Golden Retriever price: What you’ll really pay

Any dog lover will tell you that pet parenthood is a serious financial commitment. Between vet visits, squeaky toys, and doggy snacks, your favorite four-legged moocher can get real expensive, real quick.

At some point in your canine search, you’re bound to wonder: how much do Golden Retrievers really cost? Can I afford a Golden of my own?

Smiling Golden Retriever puppy
A playful Golden Retriever puppy

Keep reading to find out the true price of a Golden Retriever!

How much do Golden Retrievers cost?

The price of a Golden Retriever is more complex than you might think. To bring a Golden Retriever puppy home, you’ll spend anywhere from $500-3000.

But what determines how much you’ll pay? On which end of the cost spectrum will you land?

The truth is that it comes down to several factors, including:

  • Your pup’s pedigree. Dogs bred for show or that come from top-tier bloodlines are more expensive than puppies bred for companionship.
  • Your pup’s age. Puppies are generally priced higher than adult dogs.
  • Your pup’s health. Dogs with medical conditions are sometimes more affordable upfront, though their vet bills can quickly pile up.
  • What comes with your pup. If Fido is part of a package deal that includes vaccines and vet care, registration paperwork, or even starter supplies, expect at least some of that to be rolled into what you pay.
A Golden Retriever enjoying a car ride
A Golden Retriever enjoying a car ride

While you may be tempted to go with the lowest price you can find, less expensive today doesn’t mean less expensive tomorrow.

You might save money by purchasing an unvaccinated puppy or one without any papers or health documentation. In the not-too-distant future, however, you’ll have to foot the bill for all of those things yourself.

More importantly, buying a puppy as-is with no health guarantees is a risky move, both financially and emotionally. Spare yourself the heartache and cost of getting attached to an unhealthy pup.

Carefully weigh the prices you’re offered with the quality you receive.

Should you buy a puppy or an older dog?

If you think Golden Retriever puppies and adults cost the same, think again.

Younger Goldens almost always come with a heftier initial price. This tends to be the case whether you adopt or go through a breeder. 

In addition to being cheaper upfront, older Golden Retrievers tend to cost less than puppies over their lifetime.

Your Golden Retriever puppy’s first year with you will cost somewhere between $2100-3000. An adult Golden, on the other hand, will run you $1500-2500 over the same time period.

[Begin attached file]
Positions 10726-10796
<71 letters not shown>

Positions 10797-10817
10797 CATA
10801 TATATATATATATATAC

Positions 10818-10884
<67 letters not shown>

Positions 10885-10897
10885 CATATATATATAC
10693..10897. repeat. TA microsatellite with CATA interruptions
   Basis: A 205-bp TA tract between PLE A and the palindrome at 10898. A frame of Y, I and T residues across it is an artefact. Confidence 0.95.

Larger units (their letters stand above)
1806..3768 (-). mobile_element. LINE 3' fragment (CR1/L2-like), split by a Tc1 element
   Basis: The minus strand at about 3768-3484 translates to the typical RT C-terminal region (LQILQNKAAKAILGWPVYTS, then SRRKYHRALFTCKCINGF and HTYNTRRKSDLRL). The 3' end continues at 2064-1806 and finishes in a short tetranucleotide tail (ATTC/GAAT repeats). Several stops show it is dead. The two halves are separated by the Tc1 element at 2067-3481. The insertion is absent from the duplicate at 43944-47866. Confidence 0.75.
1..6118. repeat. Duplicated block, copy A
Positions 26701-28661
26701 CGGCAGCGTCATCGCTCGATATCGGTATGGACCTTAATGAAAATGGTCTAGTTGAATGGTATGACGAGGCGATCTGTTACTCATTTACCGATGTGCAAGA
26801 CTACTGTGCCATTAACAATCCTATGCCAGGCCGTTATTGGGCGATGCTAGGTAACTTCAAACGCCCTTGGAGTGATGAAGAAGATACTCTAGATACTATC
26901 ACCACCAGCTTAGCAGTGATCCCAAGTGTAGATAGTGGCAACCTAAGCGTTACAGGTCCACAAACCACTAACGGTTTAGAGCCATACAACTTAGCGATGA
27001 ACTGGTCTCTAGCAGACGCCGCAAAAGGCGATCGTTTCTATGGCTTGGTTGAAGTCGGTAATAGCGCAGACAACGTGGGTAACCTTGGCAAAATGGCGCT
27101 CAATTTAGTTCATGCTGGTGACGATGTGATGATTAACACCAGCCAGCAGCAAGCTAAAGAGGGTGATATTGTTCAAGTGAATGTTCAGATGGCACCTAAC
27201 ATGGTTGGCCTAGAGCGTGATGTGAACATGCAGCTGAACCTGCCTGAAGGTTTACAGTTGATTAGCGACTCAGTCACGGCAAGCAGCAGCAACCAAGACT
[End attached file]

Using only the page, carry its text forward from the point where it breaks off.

Why the difference? Puppies require obedience classes, frequent vet visits, and a seemingly endless stream of puppy pads and teething toys. With older Golden Retrievers, much of that simply isn’t a concern.

Price aside, there are other pros and cons to consider.

Adult dogs not only save you money upfront, they don’t always require as much in the way of basic obedience and housetraining. Any bad habits they do have, however, could be deeply ingrained and much harder to train out.

Conversely, you can mold a puppy’s behavior to suit your family and lifestyle. You’ll just need to pay extra for the privilege. If you go with a Golden Retriever puppy, use these tips to help guide your decision:

Are large dogs more expensive than small ones?

While you choose between a fledgling Golden pup or a sophisticated adult Golden, you should also think about the size of your ideal canine–and the size of your budget.

The general rule of thumb is that the bigger the dog, the higher the price tag.

For starters, larger dogs eat more than smaller ones. In turn, you’ll pay more for dog food and treats.

Additionally, certain medical costs take your dog’s size into account. Heartworm and flea/tick prevention are priced based on your dog’s weight. The bill for your pooch’s spay or neuter surgery will also factor in Fido’s heft or lack thereof.

Golden Retriever Selfie

For reference, Golden Retrievers usually weigh 55-75 pounds (25-34 kg). A 60-pound Golden likely won’t cost much more than a 55-pound Golden.

A Golden Retriever closer to the 75-pound end could, however, cost several hundred (or even several thousand) dollars more over their lifespan.

Either way, the average lifetime cost of Golden Retriever tends to be in the ballpark of $14,500-15,800.

If you’re particularly cost-conscious, find a breeder with smaller dams and sires for the best chance at a lighter-weight, less expensive Golden.

How much do Golden Retrievers cost from a breeder?

To make a knowledgeable puppy purchase, we need to understand two things: how breeders set their prices and how to spot an unethical breeder.

A handful of variables influence how much a breeder charges:

  • Litter size: Golden Retriever litters are usually 5-10 puppies. Pups from smaller litters generally cost more than pups with several siblings.
  • Show quality: Expect to pay a pretty penny for a Golden Retriever pup with champion show dog parents. On the flip side, minute details about a Golden’s conformation and appearance can disqualify them from showing. You might get a deal for pups destined for backyard fetch and couch snuggles. 
  • Special features: If a breeder’s pups have a distinguishing characteristic–a specific coat color, for instance, or a blocky head–their prices will reflect it.

Your jaw may hit the floor when you see what some breeders charge for their puppies. But remember that responsible breeding isn’t cheap. One litter of puppies can cost a Golden Retriever breeder anywhere from $8,000-24,000!

Because ethical breeding requires such a massive financial investment, be wary of anyone charging bottom dollar for their Golden Retrievers. If the price seems too good to be true, it probably is.